17 October 2016

Colorado Supreme Court Ignores Big Picture In Sentencing Ruling

Schneider sought review of the court of appeals’ judgment affirming his convictions and consecutive sentences for two counts of sexual assault. The jury returned guilty verdicts on one count of sexual assault of a physically helpless victim and another count of sexual assault by causing submission of a victim by means of sufficient consequence reasonably calculated to cause submission against the victim’s will, based on evidence of a single, continuous penetration of the same victim; and the trial court imposed mandatory consecutive sentences for conviction of separate crimes of violence arising out of the same incident.
From here (emphasis added; quoting the official syllabus of the case, which is Schneider v. People, 2016 CO 70).

Despite the fact that the Defendant raped a single individual in a single incident, both the Colorado Court of Appeals and the Colorado Supreme Court affirm two consecutive sentences for the offense, basically doubling the jail time involved because the defendant was prosecuted on two theories and the jury agreed with both of them. This is an obviously unjust result that the courts managed to talk themselves out of caring about. The fact that the decision is unanimous in the face of such a clear case is particularly troubling.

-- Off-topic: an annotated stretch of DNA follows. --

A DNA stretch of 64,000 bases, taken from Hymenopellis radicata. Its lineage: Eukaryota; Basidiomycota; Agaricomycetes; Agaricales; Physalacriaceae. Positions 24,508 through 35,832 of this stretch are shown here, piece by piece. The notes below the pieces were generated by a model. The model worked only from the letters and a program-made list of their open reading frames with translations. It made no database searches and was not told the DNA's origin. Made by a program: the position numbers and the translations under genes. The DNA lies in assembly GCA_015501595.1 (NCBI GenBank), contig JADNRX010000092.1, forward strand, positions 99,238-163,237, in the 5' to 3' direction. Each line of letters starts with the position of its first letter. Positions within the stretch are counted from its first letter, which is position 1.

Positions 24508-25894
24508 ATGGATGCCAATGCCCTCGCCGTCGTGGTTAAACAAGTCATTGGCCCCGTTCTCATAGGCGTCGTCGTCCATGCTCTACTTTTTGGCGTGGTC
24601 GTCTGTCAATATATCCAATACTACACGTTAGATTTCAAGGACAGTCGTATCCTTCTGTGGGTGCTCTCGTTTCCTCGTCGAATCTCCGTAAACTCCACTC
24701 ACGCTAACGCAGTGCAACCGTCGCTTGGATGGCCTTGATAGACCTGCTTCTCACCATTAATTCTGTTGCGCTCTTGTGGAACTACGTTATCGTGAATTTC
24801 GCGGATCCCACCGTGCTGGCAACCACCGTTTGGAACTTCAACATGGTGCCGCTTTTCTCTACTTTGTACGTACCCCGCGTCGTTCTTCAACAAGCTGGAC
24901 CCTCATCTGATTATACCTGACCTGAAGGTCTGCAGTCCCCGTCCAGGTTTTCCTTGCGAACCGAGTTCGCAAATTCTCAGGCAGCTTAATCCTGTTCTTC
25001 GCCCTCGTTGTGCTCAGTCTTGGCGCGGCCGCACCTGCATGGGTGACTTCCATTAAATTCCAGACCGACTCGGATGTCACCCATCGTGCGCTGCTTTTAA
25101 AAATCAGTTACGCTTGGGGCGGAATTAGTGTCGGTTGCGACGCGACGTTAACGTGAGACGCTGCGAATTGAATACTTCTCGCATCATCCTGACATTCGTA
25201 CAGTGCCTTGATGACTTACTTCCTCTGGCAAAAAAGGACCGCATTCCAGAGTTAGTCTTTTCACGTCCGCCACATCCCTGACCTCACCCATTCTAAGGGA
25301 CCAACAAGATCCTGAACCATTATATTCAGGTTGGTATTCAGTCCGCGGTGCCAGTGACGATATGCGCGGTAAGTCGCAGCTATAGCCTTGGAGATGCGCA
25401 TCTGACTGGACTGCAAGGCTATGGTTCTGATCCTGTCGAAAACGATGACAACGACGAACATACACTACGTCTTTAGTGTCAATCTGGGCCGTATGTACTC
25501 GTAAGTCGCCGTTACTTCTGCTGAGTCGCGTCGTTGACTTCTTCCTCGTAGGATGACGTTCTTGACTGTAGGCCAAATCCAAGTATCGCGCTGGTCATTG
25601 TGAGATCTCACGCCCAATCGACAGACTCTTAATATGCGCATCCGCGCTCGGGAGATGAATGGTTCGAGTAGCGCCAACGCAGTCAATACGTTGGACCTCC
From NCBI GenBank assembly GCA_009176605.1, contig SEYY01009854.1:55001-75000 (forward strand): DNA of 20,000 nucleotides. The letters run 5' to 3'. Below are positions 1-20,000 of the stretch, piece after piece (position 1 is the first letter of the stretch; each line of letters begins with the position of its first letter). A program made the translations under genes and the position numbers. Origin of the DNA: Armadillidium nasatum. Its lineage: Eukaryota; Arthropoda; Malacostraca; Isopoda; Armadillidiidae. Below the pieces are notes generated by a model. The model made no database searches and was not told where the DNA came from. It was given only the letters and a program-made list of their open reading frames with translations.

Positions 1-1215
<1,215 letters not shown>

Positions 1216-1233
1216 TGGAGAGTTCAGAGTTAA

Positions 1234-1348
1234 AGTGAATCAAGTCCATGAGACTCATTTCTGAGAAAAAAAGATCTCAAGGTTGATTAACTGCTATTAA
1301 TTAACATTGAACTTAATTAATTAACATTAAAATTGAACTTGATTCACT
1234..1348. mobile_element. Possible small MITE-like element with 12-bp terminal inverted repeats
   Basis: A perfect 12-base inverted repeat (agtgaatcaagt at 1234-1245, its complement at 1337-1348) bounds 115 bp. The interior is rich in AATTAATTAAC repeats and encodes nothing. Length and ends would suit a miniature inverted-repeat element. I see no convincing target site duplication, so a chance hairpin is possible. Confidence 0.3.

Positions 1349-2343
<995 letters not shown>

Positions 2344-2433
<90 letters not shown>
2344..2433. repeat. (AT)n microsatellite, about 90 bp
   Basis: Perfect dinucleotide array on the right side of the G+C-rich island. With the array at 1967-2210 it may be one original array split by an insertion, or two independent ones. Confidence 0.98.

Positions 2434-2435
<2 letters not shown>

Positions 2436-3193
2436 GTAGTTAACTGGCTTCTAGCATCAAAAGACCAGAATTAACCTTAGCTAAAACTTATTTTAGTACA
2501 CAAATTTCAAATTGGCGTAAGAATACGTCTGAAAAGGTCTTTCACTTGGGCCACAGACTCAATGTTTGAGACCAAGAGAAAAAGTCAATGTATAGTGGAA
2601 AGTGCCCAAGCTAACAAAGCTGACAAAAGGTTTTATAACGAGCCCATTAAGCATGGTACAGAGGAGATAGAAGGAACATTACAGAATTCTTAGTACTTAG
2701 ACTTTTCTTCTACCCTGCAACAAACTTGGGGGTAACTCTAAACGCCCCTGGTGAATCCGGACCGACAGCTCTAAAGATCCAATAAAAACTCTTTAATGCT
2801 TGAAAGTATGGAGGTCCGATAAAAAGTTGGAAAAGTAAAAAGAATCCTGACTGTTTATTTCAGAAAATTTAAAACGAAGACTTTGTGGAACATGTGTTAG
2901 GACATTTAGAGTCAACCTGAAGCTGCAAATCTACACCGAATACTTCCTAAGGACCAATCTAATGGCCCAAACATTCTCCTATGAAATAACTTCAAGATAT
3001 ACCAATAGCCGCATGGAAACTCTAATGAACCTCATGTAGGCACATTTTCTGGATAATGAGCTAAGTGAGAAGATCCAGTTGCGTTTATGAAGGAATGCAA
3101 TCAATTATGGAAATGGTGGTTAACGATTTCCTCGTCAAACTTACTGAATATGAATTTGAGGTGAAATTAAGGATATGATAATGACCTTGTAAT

Also, keep in mind that the more serious of the two offenses is a class 3 felony (one notch below second degree murder) and is subject to an indeterminate sentences with a minimum set by the judge and a maximum life sentence. It is not as if concurrent, rather than consecutive sentencing would have resulted in a lenient sentence for an admittedly serious crime.

This kind of ruling is particularly troubling because a great many particularly long sentences occur because legislatures set sentences largely based on what they deem appropriate when there is a single offense and don't contemplate carefully enough how consecutive sentences can result in a punishment that is more severe than is appropriate for the course of conduct giving rise to the punishment.

For example, I suspect that many legislators would be stunned to learn that consecutive sentences were possible in the fact pattern presented by this case.

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